Some in the left blogosphere declare that the tea party is dead. Others argue it is so dominant that it could block New Jersey Gov. Chris Christie’s path to the White House. It’s hard to have it both ways. That said, I think the “tea party is dead” pundits overstate the matter but are closer to the truth.
If you look at the numbers, support for the tea party is down among voters in general and down among Republicans. Trends can reverse but if this were tea party stock you’d sell — fast. Despite the Virginia spin from far-right groups and radio talk show hosts, the comparison between a big win in a blue state with a mainstream Republican and a loss in a purple state with a tea party-identified candidate was hard to ignore.
There is also the stirring of Main Street Republicans who have figured out if they want to win and want a functioning government then it is inadvisable to go with a tea party extremist. The results in the Alabama CD-1 show that even in the reddest places the tea party style of slash and burn has fall out of favor even in the Deep South. Once lawmakers digest the polls and see some actual election results (not to mention primary challenges from the center), the tea party tends to lose its allure.
Although the outside groups like Club for Growth, Madison Project and Heritage Action declare “it is important to fight” (not necessarily win) and get “real” conservatives (not necessarily enough to make a majority), there is a point at which corporate and individual donors throw up their hands and say, “Enough!” Senate Minority Leader Mitch McConnell (R-Ky.) understands this all too well and felt emboldened enough to say it out loud recently: “I think, honestly, many [Republicans] have been misled. . . . They’ve been told the reason we can’t get to better outcomes than we’ve gotten is not because the Democrats control the Senate and the White House but because Republicans have been insufficiently feisty. Well, that’s just not true, and I think that the folks that I have difficulty with are the leaders of some of these groups who basically mislead them for profit. . . . They raise money . . . take their cut and spend it.”
You also see tea party favorites begin to curb their behavior and adjust focus. Sen. Marco Rubio (R-Fla.) backs McConnell, while Sen. Ted Cruz (R-Tex.) and Mike Lee (R-Utah) are steering clear of efforts to unseat their colleagues. Even more telling, Lee delivered some mild rebukes to the far right recently and laid out an affirmative agenda. With Obamacare on the ropes, the desire to behave responsibly and focus on governance increases.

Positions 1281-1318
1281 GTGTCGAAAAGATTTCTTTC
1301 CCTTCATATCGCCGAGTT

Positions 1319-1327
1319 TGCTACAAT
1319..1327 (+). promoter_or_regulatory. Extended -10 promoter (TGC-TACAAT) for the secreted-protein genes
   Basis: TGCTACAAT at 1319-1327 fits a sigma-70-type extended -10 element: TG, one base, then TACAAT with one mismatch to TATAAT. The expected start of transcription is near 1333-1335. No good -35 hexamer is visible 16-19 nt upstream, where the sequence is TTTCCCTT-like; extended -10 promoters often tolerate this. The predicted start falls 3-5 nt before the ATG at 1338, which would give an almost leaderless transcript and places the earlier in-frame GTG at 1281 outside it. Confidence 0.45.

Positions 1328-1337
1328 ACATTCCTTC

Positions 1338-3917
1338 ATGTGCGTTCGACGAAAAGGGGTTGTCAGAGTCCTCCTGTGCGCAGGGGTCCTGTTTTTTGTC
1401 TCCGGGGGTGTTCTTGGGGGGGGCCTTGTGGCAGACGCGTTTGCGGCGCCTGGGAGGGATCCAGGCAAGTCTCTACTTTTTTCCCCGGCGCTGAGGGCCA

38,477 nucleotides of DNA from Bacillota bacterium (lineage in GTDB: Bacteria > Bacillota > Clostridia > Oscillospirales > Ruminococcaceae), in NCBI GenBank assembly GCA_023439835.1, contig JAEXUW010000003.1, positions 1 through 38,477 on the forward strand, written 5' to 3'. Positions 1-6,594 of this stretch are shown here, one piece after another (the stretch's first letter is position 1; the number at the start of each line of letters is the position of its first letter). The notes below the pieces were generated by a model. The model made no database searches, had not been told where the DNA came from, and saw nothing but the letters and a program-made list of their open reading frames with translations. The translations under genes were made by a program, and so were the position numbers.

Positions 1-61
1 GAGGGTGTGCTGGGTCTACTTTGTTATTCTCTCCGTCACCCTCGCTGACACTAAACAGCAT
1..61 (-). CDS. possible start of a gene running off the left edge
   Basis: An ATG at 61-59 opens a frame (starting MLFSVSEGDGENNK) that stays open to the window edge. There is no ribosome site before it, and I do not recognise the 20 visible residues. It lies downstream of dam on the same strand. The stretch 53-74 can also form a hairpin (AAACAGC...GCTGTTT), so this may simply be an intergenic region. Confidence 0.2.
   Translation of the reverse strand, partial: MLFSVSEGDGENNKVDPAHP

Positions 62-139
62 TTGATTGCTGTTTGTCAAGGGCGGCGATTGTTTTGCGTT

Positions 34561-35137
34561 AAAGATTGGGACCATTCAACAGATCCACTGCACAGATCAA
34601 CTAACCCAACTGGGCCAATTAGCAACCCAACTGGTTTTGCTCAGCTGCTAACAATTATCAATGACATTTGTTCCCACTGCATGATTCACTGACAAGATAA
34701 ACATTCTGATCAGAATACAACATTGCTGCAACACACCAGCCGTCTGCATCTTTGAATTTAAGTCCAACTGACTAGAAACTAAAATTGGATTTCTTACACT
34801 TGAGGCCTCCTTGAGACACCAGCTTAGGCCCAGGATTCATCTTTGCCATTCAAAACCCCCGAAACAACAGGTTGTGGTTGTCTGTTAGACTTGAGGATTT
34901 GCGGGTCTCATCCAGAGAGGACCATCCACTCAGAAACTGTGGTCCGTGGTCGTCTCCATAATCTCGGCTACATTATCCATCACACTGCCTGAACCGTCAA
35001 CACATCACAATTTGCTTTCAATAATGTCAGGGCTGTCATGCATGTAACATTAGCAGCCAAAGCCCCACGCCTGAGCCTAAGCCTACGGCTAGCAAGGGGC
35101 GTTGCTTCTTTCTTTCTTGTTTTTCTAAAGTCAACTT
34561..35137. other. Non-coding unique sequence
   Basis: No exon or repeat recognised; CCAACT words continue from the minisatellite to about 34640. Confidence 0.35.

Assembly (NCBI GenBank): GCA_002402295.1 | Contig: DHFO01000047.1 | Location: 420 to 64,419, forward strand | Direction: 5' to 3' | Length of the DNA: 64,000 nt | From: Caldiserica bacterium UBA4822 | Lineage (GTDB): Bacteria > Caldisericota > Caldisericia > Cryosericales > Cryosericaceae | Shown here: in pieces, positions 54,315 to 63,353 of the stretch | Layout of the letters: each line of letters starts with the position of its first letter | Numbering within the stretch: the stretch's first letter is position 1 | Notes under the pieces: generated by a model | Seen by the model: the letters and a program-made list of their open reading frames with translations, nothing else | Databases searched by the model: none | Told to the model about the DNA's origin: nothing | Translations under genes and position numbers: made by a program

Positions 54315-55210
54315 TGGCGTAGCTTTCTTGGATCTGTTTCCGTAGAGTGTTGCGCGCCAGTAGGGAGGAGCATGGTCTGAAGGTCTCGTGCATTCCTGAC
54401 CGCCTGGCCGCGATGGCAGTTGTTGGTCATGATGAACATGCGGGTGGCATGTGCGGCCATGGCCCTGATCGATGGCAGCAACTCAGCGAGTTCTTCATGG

In short, there are multiple indications that the glory days of the tea party are past. This does not mean — and here liberals miss the point — that there will not be right wingers in the GOP. There is a difference between a hardline conservative and those who were elected by and identify with the tea party. The latter are openly hostile to government, practice all-or-nothing politics, attack the GOP as much if not more so than the Democrats, and repudiate compromise. Hardline conservatives may not differ at all on policy outcomes (although there are tough conservatives who want out of the gay marriage debate and are pro-immigration while most others of their ilk do not). However, they are more realistic in their outlook, more civil in their demeanor and more positive in their agenda. When Lee decided to criticize the shutdown and came out with not one but several interesting policy speeches he traversed the divide between tea party and the staunch right wing.
It should not be surprising when a splinter group within a party (and the tea party did decide to remain in the GOP tent) fades away to practically nothing. Such groups either catch on, take over the party and go mainstream (e.g. Reagan Republicans) or they wither away (or simply get beaten) as happened to the left in the Clinton era. What that leaves the GOP with, therefore, is pretty much what they have had for decades — a mix of moderate and hardline conservatives with periodic additions of right-leaning independents.
Whether the more conservative faction wins depends on the skill of the candidates and their campaigns, who is in the race (i.e. do a bunch of very conservative candidates cannibalize the right side of the field) and what issues come to the forefront. (Foreign policy experience helped Sen. John McCain in 2008, Mitt Romney’s economic expertise both hurt and helped him in the 2012 primary.)
So it is nonsense to say this or that candidate “will be stopped in Iowa” or “be rejected by the tea party.” For starters Iowa narrows the field while other states traditionally have picked the winner. Moreover, if a moderate gets 30 percent of the caucus and five other candidates carve up the rest he’s the winner — by a mile. When the race dwindles (if it does) to just a couple or three candidates then the ability to pick up voters ideologically different from the candidate kicks in and electability, personality and money count for a lot. It is only at the end or sometime after a spirited primary that the party comes together for the sake of unity (as it did in 1980 when George H.W. Bush went onto the ticket).
From our vantage point, the tea party is dwindling but the right wing lives on. To the degree it cannot unify early in the race around a single standard bearer it runs the risk of carving up a share of the electorate and leaving the rest for a mainstream conservative to sweep up. To the degree the centrist Republicans also have competition among themselves, that makes the task of their faction harder. In all of this the key question is not then whether the tea party stops Christie; it is whether (aside from his own merits and flaws) Christie draws real competition for the primary votes of moderates, right-leaning independents (where they can participate) and centrist Republicans.